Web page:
(I don’t remember this but apparently I wrote it in 2017)
The massive, incredibly rare instrument is over 11 feet tall with a range so deep it goes lower than humans can hear.
Octobass Atlas Obscura
Notes not above but below our hearing. Groovy. It won’t make the dogs howl, but it might piss off the pachyderms. Indeed, Jimmy Garrison began A Love Supreme on the octobass and before Trane could blow a single three hour solo a herd of crazed elephants charged into the studio and pulverized Elvin’s kit into something like Rashied Ali. They were trumpeting and roaring and stomping and Ascension was recorded then and there. Remember hearing Jimmy Garrison’s side long bass solo? Of course you don’t, it was on the octobass. He later repeated John Cage’s favorite parts on a jazzed up 4’33. It was the only time in jazz history that the people at the bar shut up during the bass solo. No one could hear a thing from the bass but Moby Dick said he whaled.
Incredibly great photo of Elvin Jones. The photographer had quite an eye, and would have crouched low on the stage looking up and waiting for the exact moment when Elvin’s face appeared between tom and cymbal. This is instantly one of my favorite jazz photographs ever (is it off an LP jacket, have I seen it before?), and thanks to drummer Fritz Wise for passing it along.
I’ve always thought the best jazz shots–hell, the bet shots of any music–came when the photographer got in groove with the players, and for a moment it’s like the photographer is one with the band, snapping pictures in perfect time.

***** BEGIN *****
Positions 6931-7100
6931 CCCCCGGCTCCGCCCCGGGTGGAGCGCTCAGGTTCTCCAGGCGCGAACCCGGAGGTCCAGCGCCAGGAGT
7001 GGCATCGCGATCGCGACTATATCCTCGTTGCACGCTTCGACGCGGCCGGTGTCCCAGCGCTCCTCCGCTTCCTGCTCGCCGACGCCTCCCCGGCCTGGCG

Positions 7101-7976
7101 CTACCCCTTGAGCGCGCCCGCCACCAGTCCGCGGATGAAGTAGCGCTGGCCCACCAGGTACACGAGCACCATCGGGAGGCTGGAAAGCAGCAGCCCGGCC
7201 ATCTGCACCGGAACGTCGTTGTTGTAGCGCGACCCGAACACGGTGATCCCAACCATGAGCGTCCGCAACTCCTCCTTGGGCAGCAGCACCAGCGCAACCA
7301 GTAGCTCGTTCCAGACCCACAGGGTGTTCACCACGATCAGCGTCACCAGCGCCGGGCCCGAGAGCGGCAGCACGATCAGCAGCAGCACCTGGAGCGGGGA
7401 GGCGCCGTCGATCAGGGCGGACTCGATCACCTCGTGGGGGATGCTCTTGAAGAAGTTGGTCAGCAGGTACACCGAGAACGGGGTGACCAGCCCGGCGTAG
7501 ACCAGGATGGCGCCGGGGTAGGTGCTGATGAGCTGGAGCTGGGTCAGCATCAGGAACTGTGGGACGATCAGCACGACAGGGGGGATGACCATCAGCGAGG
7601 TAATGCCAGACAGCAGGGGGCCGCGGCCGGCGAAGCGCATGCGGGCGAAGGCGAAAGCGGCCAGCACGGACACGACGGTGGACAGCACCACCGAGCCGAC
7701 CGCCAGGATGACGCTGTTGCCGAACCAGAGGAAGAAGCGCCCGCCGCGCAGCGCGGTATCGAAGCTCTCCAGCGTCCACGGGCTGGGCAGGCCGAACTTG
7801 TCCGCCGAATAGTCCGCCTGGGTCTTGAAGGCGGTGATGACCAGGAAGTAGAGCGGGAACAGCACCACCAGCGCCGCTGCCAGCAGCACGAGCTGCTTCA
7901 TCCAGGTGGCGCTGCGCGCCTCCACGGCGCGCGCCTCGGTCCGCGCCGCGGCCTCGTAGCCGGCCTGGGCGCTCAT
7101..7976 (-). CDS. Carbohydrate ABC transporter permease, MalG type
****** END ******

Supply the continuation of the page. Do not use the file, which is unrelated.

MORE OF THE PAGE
The great Elvin Jones, though that flat monosyllabic great doesn’t quite do the man justice. You need polysyllables in polyrhythmic meter to describe Elvin Jones, but that’s poetry, and this is a caption. No idea who took the shot, if anyone knows please pass it along so I can credit.
I had Plastic Bertrand going through my head all day yesterday, Someone said it was his birthday (I was never quite sure that there actually was a Plastic Bertrand…I thought it was Lou Deprijk) and shared a video which I watched nostalgically. Bad mistake. All day long I had Plastic Bertrand going through my head. Which is harmless enough–It could have been Bohemian Rhapsody or Free Bird or I Know What Boys Like–except that I would find myself saying aloud (in a French monotone) Ca Plane Pour Moi moi moi moi moi, Ca Plane Pour Moi. If I didn’t catch myself I’d do a couple choruses. This went on for hours. I ignored it. Last night I’d put on Joe Henderson’s Inner Urge. The title cut is one of my favorite jazz tunes ever. I can’t really express what it means to me, it’s beyond words. The lights were out and I sat in the dark and Joe was blowing and blowing and the tempo was crazy and McCoy Tyner’s left hand came down in crazy comps and Elvin Jones drop kicked and danced across the cymbals. Each soloed. Bob Cranshaw’s turn came and the bass was down, solid, grooving. Then expressive. Exploring. The music grew hushed. The room was silent. I closed my eyes and laid back awaiting Joe’s tenor return. It’s one of those jazz moments where space and silence means so much. It was just perfect. Everything silent except for the bass. And in that absolute quiet, that zen perfection, I heard another sound. It was a voice, my own voice. “Ca Plane Pour Moi” I sang, “Ca Plane Pour Moi moi moi moi moi….”